Karim Orange, Pratima Ayurvedic Skin Care Clinic and Spa, New York

Finding the eye shadow that brings out subtle green or brown hues and the lipstick that accentuates an almond or olive skin tone is more than just part of the morning routine for makeup artist Karim Orange. “Makeup is a very spiritual process,” she says. “You’re creating beauty and touching beauty.”

For Orange, makeup is not only an art, but also, at times, a science. It’s about finding inner beauty and using the materials available to capitalize on it. It’s taking colors, textures and a canvas, and creating something unique and special. “I mix things together,” she laughs. “I’m almost a chemist sometimes, mixing and blending.”

Like a scientist, Orange always is learning about new ingredients to add to her magic mixtures. She just began working with another kind of makeup—organic—for her new job at Pratima Ayurvedic Skin Care Clinic and Spa in New York’s SoHo neighborhood. This organic spa incorporates bamboo floors, organic paint and all-recyclable materials into its design. Here, Orange encourages women to come to her with their old cosmetics, and she then makes recommendations about alternatives, using totally natural makeup lines. “They need to make you look good, and be good for the senses and the body,” Orange explains.

She has worked with all of the major makeup lines, so she believes that she knows what is available and what is best. “I love them all—no bashing the non-natural ones,” Orange says. “I know everything that’s on the market. I want to educate about the differences between natural and synthetic makeup.”

For 12 years, she worked in Los Angeles using nonorganic makeup lines on her clients, who included celebrities such as Mary J. Blige, the Dixie Chicks, Donald Trump and many others. Orange has been an Emmy nominee twice for her work as the makeup artist on The View. Despite all of her success, however, she began to feel burned out and underappreciated. “Hollywood diminishes the art. When it’s so much about business, it takes away from the art; if it’s too pushed, it loses the art,” she notes. Orange felt as though she was using her own energy to camouflage the hard lifestyles of the stars on whom she was working.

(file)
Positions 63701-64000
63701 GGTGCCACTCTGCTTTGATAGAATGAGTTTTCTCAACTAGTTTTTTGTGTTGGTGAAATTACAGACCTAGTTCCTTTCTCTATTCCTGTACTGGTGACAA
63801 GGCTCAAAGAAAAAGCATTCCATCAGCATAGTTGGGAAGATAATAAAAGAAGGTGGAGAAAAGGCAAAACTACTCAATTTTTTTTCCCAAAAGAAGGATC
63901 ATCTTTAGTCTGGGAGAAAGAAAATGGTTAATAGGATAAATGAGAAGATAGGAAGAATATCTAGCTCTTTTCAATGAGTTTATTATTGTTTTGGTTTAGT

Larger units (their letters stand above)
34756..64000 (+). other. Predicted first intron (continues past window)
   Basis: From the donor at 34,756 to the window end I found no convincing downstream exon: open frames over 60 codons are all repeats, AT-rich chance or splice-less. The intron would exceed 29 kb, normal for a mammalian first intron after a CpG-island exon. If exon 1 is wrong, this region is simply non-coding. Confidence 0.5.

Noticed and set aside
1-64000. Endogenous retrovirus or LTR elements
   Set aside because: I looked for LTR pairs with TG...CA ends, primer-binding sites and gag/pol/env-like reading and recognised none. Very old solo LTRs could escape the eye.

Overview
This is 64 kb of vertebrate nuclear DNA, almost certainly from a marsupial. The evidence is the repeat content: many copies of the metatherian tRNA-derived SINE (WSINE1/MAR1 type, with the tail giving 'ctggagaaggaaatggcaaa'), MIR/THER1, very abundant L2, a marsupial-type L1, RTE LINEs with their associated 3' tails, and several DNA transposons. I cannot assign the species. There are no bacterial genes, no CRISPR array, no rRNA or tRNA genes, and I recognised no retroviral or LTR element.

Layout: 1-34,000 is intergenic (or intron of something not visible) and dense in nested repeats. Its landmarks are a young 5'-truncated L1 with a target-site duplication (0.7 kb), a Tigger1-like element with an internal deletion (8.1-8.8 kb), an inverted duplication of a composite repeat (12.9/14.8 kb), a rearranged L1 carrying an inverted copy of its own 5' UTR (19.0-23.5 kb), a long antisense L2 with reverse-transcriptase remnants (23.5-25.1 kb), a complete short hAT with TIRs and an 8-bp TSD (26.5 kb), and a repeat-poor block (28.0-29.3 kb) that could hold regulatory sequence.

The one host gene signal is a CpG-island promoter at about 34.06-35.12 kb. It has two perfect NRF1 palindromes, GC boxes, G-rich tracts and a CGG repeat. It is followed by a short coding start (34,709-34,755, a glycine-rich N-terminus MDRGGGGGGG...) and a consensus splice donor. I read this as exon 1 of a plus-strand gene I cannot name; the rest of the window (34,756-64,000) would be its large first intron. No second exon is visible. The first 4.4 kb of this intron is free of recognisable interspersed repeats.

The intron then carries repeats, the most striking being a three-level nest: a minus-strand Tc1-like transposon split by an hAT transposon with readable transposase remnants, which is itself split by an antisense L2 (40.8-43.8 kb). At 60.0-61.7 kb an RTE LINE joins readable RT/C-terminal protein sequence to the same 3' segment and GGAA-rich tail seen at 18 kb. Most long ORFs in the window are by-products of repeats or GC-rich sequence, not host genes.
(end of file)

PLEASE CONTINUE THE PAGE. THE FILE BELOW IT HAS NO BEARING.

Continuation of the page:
At the same time, Orange was deeply affected by Sept. 11. The native New Yorker’s ex-husband, who remained there with their young daughter, worked in one of the towers but survived the attacks. After her daughter became ill from the smoke and debris from the aftermath, Orange decided to leave the glitz of Hollywood, California. She spent some time at a yoga ashram in upstate New York, then moved to Maryland and took a job at a department store makeup counter. There, she rediscovered her passion for her craft.

“I met amazing people and would give them heartfelt beauty advice. I met women with cancer who would come in every week, as well as stay-at-home moms who had nothing to do but come talk to me. It made me want to explore talking with women from all over,” Orange explains. Because of this, she began reaching out to females from many different situations—senior citizens, women in prison and at-risk teenagers. Orange’s message was the same for all of them: Beauty starts from within.

Her new goal is to gear all of her projects toward the concept of “beauty from the inside out.” Orange is writing a book titled Absolute Beauty. It is a collection of interviews and portraits depicting women and their lives. The purpose of the book is to offer a behind-the-scenes look at the female behind the photograph. “A lot of times you see a beautiful picture but know nothing about that woman,” Orange says. Her book will explore each person’s life story, providing a more complete picture of the individual. She also is launching a Web site, www.beyondfaces.com, to inspire women to live healthy, productive lives.

“I want to be known as the organic celebrity makeup activist,” Orange says. “I want to use my work to empower women in different situations.” For her, the best part about this new path is the joy she sees reflected in the faces of the people with whom she works. According to Orange, “The look in their eyes—it’s wonderful working with women who really appreciate you.”

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